A series of 34 colour photos accompanying the report show 10 severely malnourished infants and young children who died at the orphanage during June-July 1992. The photographs were taken by Ai Ming, a disabled inmate, who also escaped from China last year. One of the photos shows Jian Xun, an 11-year-old boy, emaciated and tied by his wrists and ankles to a bed. He died 10 days later.

The documents provide one of the most damning bodies of evidence to come out of China about abuses against babies and children. The report also details how staff at the Shanghai orphanage complained from the end of 1989 about the death rates, but an official investigation only resulted in a high-level cover-up.

According to HRW, the pattern of cruelty against orphans and abandoned children "now constitutes one of China's gravest human rights problems". China's strict family planning policies , which usually limit families to a single child, have increased the number of abandoned children, particularly girls. The situation is worsened because adults under 35 or with children are not allowed to adopt abandoned infants.

The government, apparently caught completely unawares by the report, issued a swift denial. "We have not yet seen this so-called report... The accusations levelled against our orphanages are completely baseless." said the State Council, China's Cabinet.

However, much of the horrifying evidence comes from official records, and the detailed nature of the evidence will make is difficult for the Chinese authorities to refute.

The official yearbook showed there were 5,539 children in urban orphanages at the beginning of 1989. During the year, 3,210 were admitted, 1,233 departed alive, and 1,857 died. "The evidence indicates that the likelihood of survival beyond one year, for a newly admitted orphan in China's welfare institutions nationwide, was less than 50 per cent in 1989," said HRW.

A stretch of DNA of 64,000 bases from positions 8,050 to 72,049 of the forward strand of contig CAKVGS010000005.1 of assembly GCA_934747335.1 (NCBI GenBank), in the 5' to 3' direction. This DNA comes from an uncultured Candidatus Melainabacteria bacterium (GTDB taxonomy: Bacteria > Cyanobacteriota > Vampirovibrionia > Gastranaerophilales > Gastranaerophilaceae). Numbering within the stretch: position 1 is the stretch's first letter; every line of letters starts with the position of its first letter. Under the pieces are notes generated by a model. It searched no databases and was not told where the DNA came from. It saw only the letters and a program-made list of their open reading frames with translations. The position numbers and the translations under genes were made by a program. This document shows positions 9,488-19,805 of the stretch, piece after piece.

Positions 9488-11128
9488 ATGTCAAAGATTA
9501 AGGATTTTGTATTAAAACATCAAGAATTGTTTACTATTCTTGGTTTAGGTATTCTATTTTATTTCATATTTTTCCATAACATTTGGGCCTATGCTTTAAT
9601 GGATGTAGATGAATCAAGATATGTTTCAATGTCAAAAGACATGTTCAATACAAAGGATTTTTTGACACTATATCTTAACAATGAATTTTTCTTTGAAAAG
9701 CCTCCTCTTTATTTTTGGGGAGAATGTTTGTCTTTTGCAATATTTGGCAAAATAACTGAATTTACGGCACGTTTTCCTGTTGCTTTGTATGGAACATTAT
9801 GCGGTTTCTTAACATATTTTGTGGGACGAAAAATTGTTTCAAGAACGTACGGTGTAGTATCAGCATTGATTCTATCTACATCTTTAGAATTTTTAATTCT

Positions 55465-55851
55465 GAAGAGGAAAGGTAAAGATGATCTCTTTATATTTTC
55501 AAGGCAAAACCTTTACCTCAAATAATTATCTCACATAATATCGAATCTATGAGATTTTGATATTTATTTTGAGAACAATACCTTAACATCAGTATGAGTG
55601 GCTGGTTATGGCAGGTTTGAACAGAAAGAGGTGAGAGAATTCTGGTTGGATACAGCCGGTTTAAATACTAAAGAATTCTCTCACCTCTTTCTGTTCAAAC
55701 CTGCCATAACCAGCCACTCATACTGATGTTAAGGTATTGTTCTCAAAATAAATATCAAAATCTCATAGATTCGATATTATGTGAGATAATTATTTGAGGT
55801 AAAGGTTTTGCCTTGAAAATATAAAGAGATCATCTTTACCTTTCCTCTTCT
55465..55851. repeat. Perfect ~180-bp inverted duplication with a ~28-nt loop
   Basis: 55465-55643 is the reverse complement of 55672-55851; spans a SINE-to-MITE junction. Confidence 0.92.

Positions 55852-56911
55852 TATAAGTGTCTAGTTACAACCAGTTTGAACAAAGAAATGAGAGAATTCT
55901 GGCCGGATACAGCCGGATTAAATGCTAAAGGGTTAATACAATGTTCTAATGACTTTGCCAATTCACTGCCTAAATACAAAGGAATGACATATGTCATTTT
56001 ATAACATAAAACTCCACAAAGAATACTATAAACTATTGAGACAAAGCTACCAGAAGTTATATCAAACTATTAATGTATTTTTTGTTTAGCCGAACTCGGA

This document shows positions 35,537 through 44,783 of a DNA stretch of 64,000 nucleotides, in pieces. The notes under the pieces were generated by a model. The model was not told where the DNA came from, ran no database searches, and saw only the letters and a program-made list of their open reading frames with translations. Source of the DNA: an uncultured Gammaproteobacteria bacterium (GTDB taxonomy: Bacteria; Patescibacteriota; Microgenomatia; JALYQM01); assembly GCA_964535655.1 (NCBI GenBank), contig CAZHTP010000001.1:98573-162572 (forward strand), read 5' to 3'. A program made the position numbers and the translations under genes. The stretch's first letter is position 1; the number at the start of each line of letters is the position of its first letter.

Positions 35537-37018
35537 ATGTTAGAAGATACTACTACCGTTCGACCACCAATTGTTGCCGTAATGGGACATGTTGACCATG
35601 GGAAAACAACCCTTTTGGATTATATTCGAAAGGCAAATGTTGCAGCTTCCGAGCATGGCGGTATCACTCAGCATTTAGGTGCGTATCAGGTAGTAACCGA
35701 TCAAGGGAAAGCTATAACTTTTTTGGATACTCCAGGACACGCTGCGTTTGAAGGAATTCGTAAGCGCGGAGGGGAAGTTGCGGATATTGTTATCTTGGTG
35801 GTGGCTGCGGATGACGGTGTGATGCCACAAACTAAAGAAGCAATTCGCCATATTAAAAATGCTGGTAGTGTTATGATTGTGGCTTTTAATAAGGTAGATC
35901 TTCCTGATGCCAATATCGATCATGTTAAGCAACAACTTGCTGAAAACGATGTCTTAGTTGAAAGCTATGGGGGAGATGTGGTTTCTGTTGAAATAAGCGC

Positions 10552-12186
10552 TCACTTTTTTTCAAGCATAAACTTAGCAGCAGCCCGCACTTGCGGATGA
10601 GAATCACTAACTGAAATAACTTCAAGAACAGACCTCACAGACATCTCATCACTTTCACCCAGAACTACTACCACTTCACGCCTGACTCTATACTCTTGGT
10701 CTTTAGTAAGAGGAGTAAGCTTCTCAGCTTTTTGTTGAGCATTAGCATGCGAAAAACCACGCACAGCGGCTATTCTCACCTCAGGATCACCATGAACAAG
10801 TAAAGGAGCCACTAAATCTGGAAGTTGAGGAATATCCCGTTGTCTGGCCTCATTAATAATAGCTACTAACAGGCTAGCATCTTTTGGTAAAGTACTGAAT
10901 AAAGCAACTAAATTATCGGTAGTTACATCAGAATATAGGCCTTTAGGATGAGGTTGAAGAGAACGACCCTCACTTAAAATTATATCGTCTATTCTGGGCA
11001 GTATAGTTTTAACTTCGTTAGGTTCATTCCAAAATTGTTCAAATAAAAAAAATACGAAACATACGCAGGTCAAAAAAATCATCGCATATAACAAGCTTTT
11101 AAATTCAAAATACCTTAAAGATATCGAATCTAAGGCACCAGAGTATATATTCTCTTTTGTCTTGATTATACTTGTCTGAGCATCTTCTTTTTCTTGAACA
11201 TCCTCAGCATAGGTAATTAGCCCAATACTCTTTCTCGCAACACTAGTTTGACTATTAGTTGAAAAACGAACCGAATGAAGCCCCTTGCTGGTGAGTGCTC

The report also shows how attempts by Dr Zhang and other outraged staff to stop the carnage were blocked. In December 1991, the Shanghai Bureau of Supervision sent in an investigative team which remained at the orphanage for eight months. During the same period, 16 members of Shanghai's People's Congress conducted their own investigation. Both teams confirmed the allegations , but nothing changed. And after high-level intervention by party officials, almost all the critical staff were forced from their jobs by 1993, and all but one of the congress members were prevented from standing for second terms in office.

Wu Banggauo, then Shanghai's Communist Party secretary, and now a vice- premier of China, ordered a blackout of coverage in the local media. Han Weicheng, the director of the orphanage from 1988 to 1994, who was accused of the rape of an orphan, was promoted and is now acting director of the Shanghai Civil Affairs Bureau Department of Social Welfare Work. This was despite revelations of a personal bank account holding around $80,000 in foreign currency, most of it foreign donations and adoption fees.

Since 1993, according to HRW, the Shanghai orphanage has been sanitised to become a showcase facility to encourage foreign donations and adoptions (for which a "donation" of $3,000 is demanded).

But, according to the report, Shanghai's No 2 Social Welfare Institute on Chongming Island has become the alternative dumping ground for unwanted babies and children.